Although physician input on improving EHR usability has been very limited to date, it will be interesting to see if the combination of emerging HIT vendor competition and government fiat will help catalyze this particular disruptive clinical technology innovation.

    (1) http://www.ehealthinitiative.org/2010-survey-health-information-exchange.html
    (2) http://onc-chpl.force.com/ehrcert/chplhome
    (3) http://www.chcf.org/~/media/Files/PDF/E/PDF%20ElectronicLabResultsExchangePolicy.pdf (page 2)

  • A Davis

    Nice idea. Not a snowball’s chance in he77 we’ll see it in our lifetime.

    The gov’t doesn’t want it. Patient care is low on their list of priorities. Their primary motivation is being able to justify the funds they pay out to members of Congress who ask why costs are so high.

    EMR vendors don’t want it. As pointed out, they can’t continue to charge the fees they do if anyone can look up any data any time. It’s no different than Microsoft “upgrading” Word to a new an incompatible format every 2-3 years – why would the average user by the new version if it were compatible with the old one?

    Insurers don’t want it. They have the programming staff and computing power to translate and read any record they choose to already, and it’s to their advantage to be able to read more data than doctors. Since their prices (and margins) are more or less fixed at the state (and now, the federal) level, the only way they can grow their profits is to ensure that the total cost of care grows; they tend to skim off pretty much the same percentage amount over several years.

    Hospitals don’t want it. Like the govt, they don’t really care about EMRs as health care tools, but rather as insurance/payment/internal efficiency tools. In terms of having vendors spend money on anything, including adopting a national standard, they are opposed to it because the costs get transferred to them.

    Patients don’t want it. The notion of a Personal Health Record was “pie in the sky” coming out of the gate, and the less than 1% adoption rates seen after 5 years of Google and Microsoft working on the project proves it’s a dead dog. Without a PHR, patients have no reason to care, other than to hope that any additional costs are avoided.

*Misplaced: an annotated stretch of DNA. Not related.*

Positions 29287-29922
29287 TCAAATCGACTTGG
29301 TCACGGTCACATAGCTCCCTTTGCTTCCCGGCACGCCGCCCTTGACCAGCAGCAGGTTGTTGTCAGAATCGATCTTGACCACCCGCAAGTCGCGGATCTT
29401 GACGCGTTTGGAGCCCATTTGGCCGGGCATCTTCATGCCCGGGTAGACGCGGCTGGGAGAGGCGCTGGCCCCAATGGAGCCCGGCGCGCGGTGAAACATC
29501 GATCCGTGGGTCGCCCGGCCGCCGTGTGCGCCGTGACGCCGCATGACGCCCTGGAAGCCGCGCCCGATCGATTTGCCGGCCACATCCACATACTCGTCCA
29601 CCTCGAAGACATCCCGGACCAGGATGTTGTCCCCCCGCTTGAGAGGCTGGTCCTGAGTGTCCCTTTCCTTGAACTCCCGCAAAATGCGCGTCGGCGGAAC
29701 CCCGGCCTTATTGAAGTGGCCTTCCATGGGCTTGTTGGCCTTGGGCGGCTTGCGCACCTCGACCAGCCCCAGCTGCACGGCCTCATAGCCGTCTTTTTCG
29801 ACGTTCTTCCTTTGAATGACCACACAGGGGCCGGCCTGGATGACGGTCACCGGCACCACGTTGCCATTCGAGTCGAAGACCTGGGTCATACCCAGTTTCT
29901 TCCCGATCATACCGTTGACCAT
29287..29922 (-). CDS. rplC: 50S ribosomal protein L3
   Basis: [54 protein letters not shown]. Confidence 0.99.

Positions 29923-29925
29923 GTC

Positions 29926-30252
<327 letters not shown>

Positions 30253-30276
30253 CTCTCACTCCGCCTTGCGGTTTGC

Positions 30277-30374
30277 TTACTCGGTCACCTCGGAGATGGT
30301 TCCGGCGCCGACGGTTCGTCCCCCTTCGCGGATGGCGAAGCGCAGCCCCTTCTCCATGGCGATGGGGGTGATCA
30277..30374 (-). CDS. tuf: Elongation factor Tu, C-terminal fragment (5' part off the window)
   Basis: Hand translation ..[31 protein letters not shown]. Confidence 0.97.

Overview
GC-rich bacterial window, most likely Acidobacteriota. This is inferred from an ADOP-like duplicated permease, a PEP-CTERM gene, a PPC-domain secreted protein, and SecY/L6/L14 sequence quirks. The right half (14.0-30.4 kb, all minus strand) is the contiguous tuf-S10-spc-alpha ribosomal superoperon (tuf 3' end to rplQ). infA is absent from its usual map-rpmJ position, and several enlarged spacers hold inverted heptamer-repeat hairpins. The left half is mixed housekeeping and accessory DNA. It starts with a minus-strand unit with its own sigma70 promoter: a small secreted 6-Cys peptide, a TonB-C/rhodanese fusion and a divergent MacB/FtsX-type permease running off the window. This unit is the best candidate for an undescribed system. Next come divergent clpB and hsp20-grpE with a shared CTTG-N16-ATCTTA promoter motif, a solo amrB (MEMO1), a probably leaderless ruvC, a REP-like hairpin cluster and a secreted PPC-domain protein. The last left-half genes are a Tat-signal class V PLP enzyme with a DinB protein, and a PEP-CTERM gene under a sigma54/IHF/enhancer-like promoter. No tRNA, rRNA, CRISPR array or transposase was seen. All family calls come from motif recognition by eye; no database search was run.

Insurance purchasers (i.e. employers) do care, but they have enough business sense to recognize that advocating for it against the entrenched powers that be is a losing proposition. As long as they can pass on the costs of inefficiencies to both employees and customers, they won’t bother…

    Regulatory agencies are opposed. TJC prefers inscrutability in all their decision making, and to the extent that large scale data is available, it allows outsiders to potentially question their decision making process. If the government cared, TJC would care, but until that happens they’re perfectly happy with the way things are, despite what they say.

  • http://www.movetoemr.com Leo Bletnitsky

    This issue is similar to what came first, the chicken or the egg.

    In order to be able to have a national or regional database of valid useful patient data, a much higher percentage of providers need to move from paper charts to an EMR. Unfortunately, many providers point to a lack of a national database to connect to as one of the reasons to not adopt an electronic system.

    As many EMR/EHR systems have dramatically improved and continue to do so and the first rounds of ARRA money get paid out, we will see the scales tip over the next 5-7 years toward electronic systems. At that point, a HIE/RHIO or a national system of data interoperability will be possible and useful.

    Another thing to consider is that patients will start to push for ePrescribing and EMR’s and practices without will become the oddity they are in dentistry now (and that was without any stimulus money).